Tag: International Criminal Court

November 10, 2006

Donald Rumsfeld: The War Crimes Case

As the Democrats took control of the House of Representatives and were on the verge of taking over the Senate, George W. Bush announced that Donald Rumsfeld was out and Robert Gates was in as Secretary of Defense. When Bush is being run out of town, he knows how to get out in the front… Read more »

March 14, 2006

War Crimes: Goose and Gander

Former Yugoslav President Slobodan Milosevic was found dead in his jail cell at The Hague Saturday. Since 2001, he had been on trial for genocide in Bosnia, and war crimes and crimes against humanity in Bosnia, Croatia and Kosovo. Although many have already adjudged him guilty, we will never hear the official verdict of the… Read more »

February 28, 2006

Human Rights Hypocrisy

Last week, the President of the United Nations General Assembly announced a new proposal to revamp the UN Human Rights Commission and rename it the UN Human Rights Council. The product of months of negotiations between the 53 member nations of the Commission, the proposal will be voted on by the General Assembly next month…. Read more »

May 23, 2005

Close Guantánamo Prison

Last month, in a little-noticed vote, the Senate rejected Democratic Senator Robert Byrd’s proposal to delete funding for the US prison at Guantánamo Bay, Cuba. The amendment to the Emergency Supplemental Appropriations Act for Defense, the Global War on Terror, and Tsunami Relief, 2005 would have stripped HR 1268 of $36 million earmarked for construction… Read more »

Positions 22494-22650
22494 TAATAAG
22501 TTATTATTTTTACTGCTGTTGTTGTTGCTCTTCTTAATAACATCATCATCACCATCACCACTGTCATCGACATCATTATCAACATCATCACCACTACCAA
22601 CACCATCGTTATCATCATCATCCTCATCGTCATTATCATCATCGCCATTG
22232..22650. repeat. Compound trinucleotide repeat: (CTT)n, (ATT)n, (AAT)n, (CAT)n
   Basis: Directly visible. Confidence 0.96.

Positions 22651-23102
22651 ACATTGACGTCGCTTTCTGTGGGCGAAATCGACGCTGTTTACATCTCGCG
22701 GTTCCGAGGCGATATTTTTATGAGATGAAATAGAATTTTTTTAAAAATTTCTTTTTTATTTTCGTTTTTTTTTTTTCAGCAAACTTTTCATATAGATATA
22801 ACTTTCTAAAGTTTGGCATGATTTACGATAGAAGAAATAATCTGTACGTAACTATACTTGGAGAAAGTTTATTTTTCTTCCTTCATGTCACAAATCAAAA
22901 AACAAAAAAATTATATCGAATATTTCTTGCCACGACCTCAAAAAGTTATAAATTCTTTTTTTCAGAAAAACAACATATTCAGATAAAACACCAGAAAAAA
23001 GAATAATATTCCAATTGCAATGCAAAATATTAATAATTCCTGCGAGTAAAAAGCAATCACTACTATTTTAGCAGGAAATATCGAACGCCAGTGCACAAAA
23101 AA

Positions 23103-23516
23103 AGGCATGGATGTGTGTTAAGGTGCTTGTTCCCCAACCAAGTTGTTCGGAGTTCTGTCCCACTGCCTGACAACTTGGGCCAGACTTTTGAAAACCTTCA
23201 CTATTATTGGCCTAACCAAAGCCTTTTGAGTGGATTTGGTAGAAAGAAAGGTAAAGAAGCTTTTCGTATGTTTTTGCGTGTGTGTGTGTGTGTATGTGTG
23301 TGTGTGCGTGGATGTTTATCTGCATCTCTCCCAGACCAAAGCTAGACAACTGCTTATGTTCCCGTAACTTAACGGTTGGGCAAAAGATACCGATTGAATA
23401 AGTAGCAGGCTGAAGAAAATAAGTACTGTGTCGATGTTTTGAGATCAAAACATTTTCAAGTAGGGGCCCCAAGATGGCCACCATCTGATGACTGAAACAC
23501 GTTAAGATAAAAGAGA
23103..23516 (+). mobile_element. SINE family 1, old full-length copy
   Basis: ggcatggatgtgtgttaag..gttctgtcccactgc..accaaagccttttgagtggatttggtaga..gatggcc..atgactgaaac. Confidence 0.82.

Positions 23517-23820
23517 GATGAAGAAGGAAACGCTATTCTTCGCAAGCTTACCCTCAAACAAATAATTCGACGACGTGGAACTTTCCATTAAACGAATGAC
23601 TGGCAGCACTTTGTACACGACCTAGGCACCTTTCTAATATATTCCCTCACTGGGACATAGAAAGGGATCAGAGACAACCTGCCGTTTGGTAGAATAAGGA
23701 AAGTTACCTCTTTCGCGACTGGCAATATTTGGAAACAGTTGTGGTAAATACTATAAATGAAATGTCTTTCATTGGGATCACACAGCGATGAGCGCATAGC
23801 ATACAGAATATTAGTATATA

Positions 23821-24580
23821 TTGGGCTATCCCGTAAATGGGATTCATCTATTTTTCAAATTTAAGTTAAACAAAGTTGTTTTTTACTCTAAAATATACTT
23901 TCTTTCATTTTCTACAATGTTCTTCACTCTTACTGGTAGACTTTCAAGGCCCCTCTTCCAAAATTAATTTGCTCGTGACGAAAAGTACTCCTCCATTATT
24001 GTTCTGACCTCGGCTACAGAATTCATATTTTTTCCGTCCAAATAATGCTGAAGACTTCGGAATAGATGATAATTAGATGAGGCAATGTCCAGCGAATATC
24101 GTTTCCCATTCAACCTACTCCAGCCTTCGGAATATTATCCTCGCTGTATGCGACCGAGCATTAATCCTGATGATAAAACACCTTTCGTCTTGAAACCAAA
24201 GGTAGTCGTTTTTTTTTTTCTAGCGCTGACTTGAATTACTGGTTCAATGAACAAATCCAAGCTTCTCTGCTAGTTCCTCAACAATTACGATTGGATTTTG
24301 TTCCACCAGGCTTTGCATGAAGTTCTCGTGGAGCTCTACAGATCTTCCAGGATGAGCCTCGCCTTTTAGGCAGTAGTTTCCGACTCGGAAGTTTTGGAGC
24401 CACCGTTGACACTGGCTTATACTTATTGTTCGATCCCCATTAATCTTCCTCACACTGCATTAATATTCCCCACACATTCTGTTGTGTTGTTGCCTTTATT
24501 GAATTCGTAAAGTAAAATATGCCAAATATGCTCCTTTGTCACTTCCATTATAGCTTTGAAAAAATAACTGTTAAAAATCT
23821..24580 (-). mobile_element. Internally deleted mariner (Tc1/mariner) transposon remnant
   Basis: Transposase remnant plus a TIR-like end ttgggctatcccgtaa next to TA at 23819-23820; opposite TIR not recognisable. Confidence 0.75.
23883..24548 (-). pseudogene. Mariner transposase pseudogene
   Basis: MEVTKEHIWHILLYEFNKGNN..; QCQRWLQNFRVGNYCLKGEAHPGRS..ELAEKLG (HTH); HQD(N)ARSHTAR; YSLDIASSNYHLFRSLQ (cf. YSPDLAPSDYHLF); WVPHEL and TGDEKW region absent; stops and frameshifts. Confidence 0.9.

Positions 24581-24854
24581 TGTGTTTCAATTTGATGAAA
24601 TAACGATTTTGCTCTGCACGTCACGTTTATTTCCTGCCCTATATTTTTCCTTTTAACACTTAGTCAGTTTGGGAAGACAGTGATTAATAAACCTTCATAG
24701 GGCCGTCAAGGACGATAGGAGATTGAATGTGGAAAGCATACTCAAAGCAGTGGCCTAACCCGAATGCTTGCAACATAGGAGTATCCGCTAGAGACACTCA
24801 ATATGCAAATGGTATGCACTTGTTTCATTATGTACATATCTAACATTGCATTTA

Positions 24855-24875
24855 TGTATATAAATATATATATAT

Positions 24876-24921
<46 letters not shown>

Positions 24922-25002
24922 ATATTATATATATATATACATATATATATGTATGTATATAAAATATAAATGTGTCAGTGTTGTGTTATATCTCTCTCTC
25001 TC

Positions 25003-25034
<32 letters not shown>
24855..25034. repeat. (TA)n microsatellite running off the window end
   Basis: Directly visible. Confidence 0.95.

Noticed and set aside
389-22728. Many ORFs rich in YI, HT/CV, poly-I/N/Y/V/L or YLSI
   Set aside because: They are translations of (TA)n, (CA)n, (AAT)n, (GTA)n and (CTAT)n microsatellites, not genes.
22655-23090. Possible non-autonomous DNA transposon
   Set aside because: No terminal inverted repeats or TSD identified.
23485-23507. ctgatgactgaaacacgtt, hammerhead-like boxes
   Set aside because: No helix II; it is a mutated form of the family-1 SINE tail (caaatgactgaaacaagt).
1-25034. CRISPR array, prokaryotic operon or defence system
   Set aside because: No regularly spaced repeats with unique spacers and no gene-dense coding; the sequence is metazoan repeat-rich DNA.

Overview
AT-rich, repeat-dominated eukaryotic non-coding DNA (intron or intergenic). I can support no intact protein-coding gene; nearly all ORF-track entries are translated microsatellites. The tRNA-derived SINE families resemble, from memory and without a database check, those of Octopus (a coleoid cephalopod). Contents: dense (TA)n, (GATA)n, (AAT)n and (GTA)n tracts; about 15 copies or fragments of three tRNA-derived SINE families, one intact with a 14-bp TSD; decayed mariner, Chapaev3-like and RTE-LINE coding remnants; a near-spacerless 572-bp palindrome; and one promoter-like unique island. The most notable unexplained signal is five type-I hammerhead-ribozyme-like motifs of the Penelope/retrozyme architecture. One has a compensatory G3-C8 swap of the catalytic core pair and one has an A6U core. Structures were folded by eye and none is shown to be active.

December 17, 2004

Guarding the Guardians of Peace

In 1945, the United Nations Conference in San Francisco gave birth to the United Nations Organization. In the wake of two world wars that claimed 55 million lives, the U.N. Charter pledged to “save succeeding generations from the scourge of war.” The Charter allows a member state to use armed force in only two instances:… Read more »

November 9, 2004

Aggressive War: Supreme International Crime

Associate United States Supreme Court Justice Robert Jackson was the chief prosecutor at the Nuremberg Tribunal. In his report to the State Department, Justice Jackson wrote: “No political or economic situation can justify” the crime of aggression. He also said: “If certain acts in violation of treaties are crimes they are crimes whether the United… Read more »

November 6, 2004

Torture of Prisoners in U.S. Custody

Major General Geoffrey Miller, the American commander in charge of detentions and interrogations at Abu Ghraib prison in Iraq, recently conducted an overnight tour of the facility for journalists. He proudly displayed “Camp Liberty” and “Camp Redemption,” newly renovated in response to the torture scandal unleashed by the release of the disgusting photographs last spring…. Read more »

June 28, 2004

Bush’s “Humane” Torture Policy Hits a Speed Bump

On February 7, 2002, George W. Bush declared in an executive order that he could suspend the Geneva Conventions, which require that war prisoners receive humane treatment. Myriad news reports during the past month suggest that government interrogators took full advantage of that order to extract information from prisoners held at Abu Ghraib prison in… Read more »

June 9, 2004

Bush the Would-Be Torturer

It’s all falling into place. The Wall Street Journal has revealed that Bush’s lawyers told him he can order that torture be committed with impunity. It is now official that George W. Bush is above the law. As horror after horror emerged from Abu Ghraib prison, Americans exclaimed that this is not behavior befitting our… Read more »

December 22, 2003

UN Should Convene Hybrid Court to Try Saddam

Will Saddam Hussein really “face the justice he denied to millions,” as promised by George W. Bush the morning after Hussein’s arrest? Although President Bush has said Hussein will receive a public trial with Iraqi participation, he refuses to identify the venue, perhaps because his advisers are still undecided about the politically propitious course to… Read more »